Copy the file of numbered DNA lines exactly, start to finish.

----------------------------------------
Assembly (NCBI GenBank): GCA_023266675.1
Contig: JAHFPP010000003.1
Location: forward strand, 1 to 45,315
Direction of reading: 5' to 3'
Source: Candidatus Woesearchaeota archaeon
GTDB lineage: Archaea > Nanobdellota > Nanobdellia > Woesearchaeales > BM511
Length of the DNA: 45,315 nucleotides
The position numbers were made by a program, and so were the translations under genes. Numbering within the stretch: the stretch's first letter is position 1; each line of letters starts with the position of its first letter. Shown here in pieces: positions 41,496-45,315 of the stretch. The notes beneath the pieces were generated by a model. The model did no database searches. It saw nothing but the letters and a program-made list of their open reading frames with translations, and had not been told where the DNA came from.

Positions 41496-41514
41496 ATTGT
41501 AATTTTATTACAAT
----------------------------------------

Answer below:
Assembly (NCBI GenBank): GCA_023266675.1
Contig: JAHFPP010000003.1
Location: forward strand, 1 to 45,315
Direction of reading: 5' to 3'
Source: Candidatus Woesearchaeota archaeon
GTDB lineage: Archaea > Nanobdellota > Nanobdellia > Woesearchaeales > BM511
Length of the DNA: 45,315 nucleotides
The position numbers were made by a program, and so were the translations under genes. Numbering within the stretch: the stretch's first letter is position 1; each line of letters starts with the position of its first letter. Shown here in pieces: positions 41,496-45,315 of the stretch. The notes beneath the pieces were generated by a model. The model did no database searches. It saw nothing but the letters and a program-made list of their open reading frames with translations, and had not been told where the DNA came from.

Positions 41496-41514
41496 ATTGT
41501 AATTTTATTACAAT